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I'll second the recommendation for an aftermarket trans cooler. It might also be a good idea post-flush to refill with synthetic transmission fluid. The 4-cyl Aisan auto trans is a lot more durable than the lousy 4L30E behind the V6 models. So hopefully it ain't hurt. How's the transmission fluid look now? If it smells burnt, definitely gotta get it flushed and do some upgrades.

On the engine cooling issue, partially-plugged radiator is a possibility. It might work ok on the "flats" but up in the hot hills it's not gonna cut it. A good radiator shop could recore it for you, maybe even add a 3rd core for better cooling. If you could find a high-capacity aluminum radiator, that might even be better for heat transfer.

Check your fan clutch to make sure the fan is blowing hard when the engine is hot. That could cause overheating trouble as well.

And make sure you have a 180F thermostat, it's a bit on the low side but that's what the factory put in there.

BTW you may benefit from one of the "watter wetter" products that reduce surface tension in the coolant, for better heat transfer. IDK which one is better but these guys claim to (or it might just be a pitch for Redline products):

https://romanceuniversity.org/water-wet ... -additive/

I just checked at Rockauto and they have the Liland Global 1130AA all-aluminum radiator back in stock:

https://www.rockauto.com/en/moreinfo.ph ... 40&jsn=404

https://www.rockauto.com/en/catalog/isu ... iator,2172

Very reasonably-priced at $135.79. They've been out-of-stock forever, good to see an alternative available.

Nice trip, though, the Trooper took to those trails with aplomb!

Cheers..........ed
 

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Hard to day without comprehensive radiator testing. And yeah, I'd expect a custom 3-core radiator would be more than the alum one at Rockauto. At least if an aluminum radiator cracks, you can get it welded!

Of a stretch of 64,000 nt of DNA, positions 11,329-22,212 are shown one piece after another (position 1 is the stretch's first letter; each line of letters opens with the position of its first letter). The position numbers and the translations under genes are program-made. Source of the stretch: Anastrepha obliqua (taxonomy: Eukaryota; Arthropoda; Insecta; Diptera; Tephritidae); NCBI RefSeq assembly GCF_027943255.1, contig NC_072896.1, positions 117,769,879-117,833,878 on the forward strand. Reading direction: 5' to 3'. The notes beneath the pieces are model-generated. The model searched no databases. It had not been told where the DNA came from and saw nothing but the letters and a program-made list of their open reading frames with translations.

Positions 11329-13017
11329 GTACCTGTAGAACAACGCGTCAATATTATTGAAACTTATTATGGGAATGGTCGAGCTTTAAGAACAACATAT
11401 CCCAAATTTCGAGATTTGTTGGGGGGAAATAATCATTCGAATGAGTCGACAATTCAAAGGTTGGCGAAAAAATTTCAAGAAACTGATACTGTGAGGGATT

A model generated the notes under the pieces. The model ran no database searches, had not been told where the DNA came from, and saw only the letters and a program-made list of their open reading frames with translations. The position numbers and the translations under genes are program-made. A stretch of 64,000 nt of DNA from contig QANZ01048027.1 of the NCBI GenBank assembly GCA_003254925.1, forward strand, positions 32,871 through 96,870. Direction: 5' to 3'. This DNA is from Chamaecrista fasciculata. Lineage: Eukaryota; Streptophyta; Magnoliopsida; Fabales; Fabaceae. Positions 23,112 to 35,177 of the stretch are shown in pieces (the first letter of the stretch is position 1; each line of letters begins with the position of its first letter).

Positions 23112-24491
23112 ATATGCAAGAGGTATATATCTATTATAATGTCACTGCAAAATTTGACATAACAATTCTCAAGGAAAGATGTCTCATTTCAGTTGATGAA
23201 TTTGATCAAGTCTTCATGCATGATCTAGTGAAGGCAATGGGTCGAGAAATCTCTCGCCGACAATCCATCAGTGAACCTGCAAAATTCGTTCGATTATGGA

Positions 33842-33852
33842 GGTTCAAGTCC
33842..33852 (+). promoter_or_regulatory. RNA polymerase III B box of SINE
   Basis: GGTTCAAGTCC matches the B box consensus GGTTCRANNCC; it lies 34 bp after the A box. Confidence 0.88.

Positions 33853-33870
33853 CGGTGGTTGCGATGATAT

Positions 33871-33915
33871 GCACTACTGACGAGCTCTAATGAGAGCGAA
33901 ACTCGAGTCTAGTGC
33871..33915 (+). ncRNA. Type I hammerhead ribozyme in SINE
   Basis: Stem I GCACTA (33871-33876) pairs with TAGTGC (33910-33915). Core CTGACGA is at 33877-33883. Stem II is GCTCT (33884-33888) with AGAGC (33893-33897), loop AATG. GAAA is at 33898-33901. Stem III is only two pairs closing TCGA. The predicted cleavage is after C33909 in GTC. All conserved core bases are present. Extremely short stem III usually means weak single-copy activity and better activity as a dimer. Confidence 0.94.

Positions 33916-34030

All these rads nowadays with plastic tanks, once they leak at the Tank-to-Core O-ring, it's all over. Or splitting a tank, even worse.

If you still have a good local radiator shop, it might not be a bad idea to stop in and talk to them. No doubt they'd have good input on the merits of brass vs aluminum rads, number of cores, etc.

Getting hard to find a radiator shop anymore, all of the good ones around my area closed down years ago. To much of an environmental hazard, I reckon. Plus all the $$$ associated with dealing with that.
 

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hessmess said:
I like that aluminum radiator, I believe they dissipate heat faster but I have never needed one myself. I have a 3.4 V6 standard trans and it has a two core and works great. I traveled thru Wyoming last year at 75 MPH and 95 degrees and never had an issue. But that auto trans will create more heat anyway. I think I would go with an auxiliary trans cooler first and see how that does, certainly won't hurt. I did that on an old F150 I had years ago, what a difference.
Yeah, that's an angle I didn't think about, the fact that you're removing a lot of heat from the existing radiator, if the auto trans cooling is handled separately. That could make all the difference in the world, and maybe not require another radiator, since now it'll be completely dedicated to cooling the engine.